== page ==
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3 Things to Avoid Doing in a Job Interview

3 Things to Avoid Doing in a Job Interview

We all have things we do when we are nervous or uncomfortable. Naturally, job interviews tend to be uncomfortable or nerve-wracking. You may want to consciously avoid a few critical things during an interview to appear more confident and on your game. Read below:

Sitting on your phone

It can be tempting to fill awkward waiting time with something—ANYTHING. There will inevitably be parts of the interview process where you must sit alone and wait (e.g., waiting to be called back, waiting for the next employee to come interview you). It can be so natural to whip out your phone and start scrolling. DON’T. If there are reading materials around you about the company, read those! If not, it is best to sit and just take in the space around you. Even if your interviewer doesn’t consciously think this, the interviewee being on their phone signals a short attention span and disinterest (even if that isn’t true of you!).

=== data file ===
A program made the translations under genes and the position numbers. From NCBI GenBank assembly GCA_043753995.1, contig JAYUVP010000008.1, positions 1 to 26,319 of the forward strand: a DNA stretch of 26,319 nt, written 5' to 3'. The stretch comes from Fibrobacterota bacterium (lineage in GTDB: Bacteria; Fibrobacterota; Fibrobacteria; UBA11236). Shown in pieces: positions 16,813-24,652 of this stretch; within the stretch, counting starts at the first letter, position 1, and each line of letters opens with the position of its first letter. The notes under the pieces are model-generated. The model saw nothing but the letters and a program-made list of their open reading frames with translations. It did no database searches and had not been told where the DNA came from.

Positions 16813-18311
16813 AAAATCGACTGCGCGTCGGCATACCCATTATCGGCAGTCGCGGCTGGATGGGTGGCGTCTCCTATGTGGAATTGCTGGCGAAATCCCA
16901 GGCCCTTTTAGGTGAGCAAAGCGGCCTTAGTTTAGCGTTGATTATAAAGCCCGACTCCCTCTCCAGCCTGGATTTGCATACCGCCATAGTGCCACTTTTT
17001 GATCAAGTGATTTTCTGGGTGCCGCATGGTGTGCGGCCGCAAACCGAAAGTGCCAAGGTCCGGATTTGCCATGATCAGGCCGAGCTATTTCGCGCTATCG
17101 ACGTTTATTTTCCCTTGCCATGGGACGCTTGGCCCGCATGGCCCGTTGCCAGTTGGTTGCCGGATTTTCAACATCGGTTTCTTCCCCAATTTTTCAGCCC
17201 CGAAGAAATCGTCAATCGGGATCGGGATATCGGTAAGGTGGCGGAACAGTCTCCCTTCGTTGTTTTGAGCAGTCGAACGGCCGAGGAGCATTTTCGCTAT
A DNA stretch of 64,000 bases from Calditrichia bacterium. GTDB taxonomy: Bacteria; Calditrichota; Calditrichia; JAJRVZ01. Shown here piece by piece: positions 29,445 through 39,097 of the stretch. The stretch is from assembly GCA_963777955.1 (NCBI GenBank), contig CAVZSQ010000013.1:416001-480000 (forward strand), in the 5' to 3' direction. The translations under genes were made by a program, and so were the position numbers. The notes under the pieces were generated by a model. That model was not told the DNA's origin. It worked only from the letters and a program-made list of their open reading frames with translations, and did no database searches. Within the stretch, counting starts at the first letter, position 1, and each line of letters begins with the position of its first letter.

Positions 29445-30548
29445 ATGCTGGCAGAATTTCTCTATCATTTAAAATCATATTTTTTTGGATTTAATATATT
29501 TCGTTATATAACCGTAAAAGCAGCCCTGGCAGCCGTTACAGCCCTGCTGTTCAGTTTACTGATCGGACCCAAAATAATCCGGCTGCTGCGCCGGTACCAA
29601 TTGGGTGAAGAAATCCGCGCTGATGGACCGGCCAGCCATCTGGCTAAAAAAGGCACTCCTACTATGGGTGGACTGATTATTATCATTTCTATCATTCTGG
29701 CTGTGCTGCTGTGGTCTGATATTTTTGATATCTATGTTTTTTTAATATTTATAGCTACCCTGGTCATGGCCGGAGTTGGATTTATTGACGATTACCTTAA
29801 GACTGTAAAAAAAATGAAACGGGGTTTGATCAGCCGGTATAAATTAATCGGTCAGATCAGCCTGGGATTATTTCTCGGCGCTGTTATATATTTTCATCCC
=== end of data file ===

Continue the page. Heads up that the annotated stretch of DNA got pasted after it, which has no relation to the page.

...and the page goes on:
It is natural to start wringing your hands or fiddling with your shirt buttons when you are nervous. Whenever we become conscious that we exist in our bodies, we feel the need to keep it busy with something. Just sit still with your hands in your lap. Contrary to (your) popular belief, you do not look awkward or odd; you are just more conscious of the fact that you are sitting still. Fidgeting is distracting to the interviewer, so try to avoid it. If you absolutely must fidget to remain calm and collected, try to do something that isn’t distracting/does not cause a lot of movement, like squeezing your hands under the table.

Talking negatively about past employers

Sometimes when we are asked about past negative experiences, it can be tough not to vent about how awful the job was. Even if you were mistreated, focus on the positives that resulted from that experience. Your potential future employer wants an employee that will respect their company and address issues with maturity. Even if you are entirely valid in having a bad experience at a past company, rise above and focus on ways you grew from it. Our recent article better explains how to approach this situation.

 Interviews are when you can let your personality shine—do not let nervous slip-ups overshadow you! Check out this Muse Article about how to appear confident in an interview.

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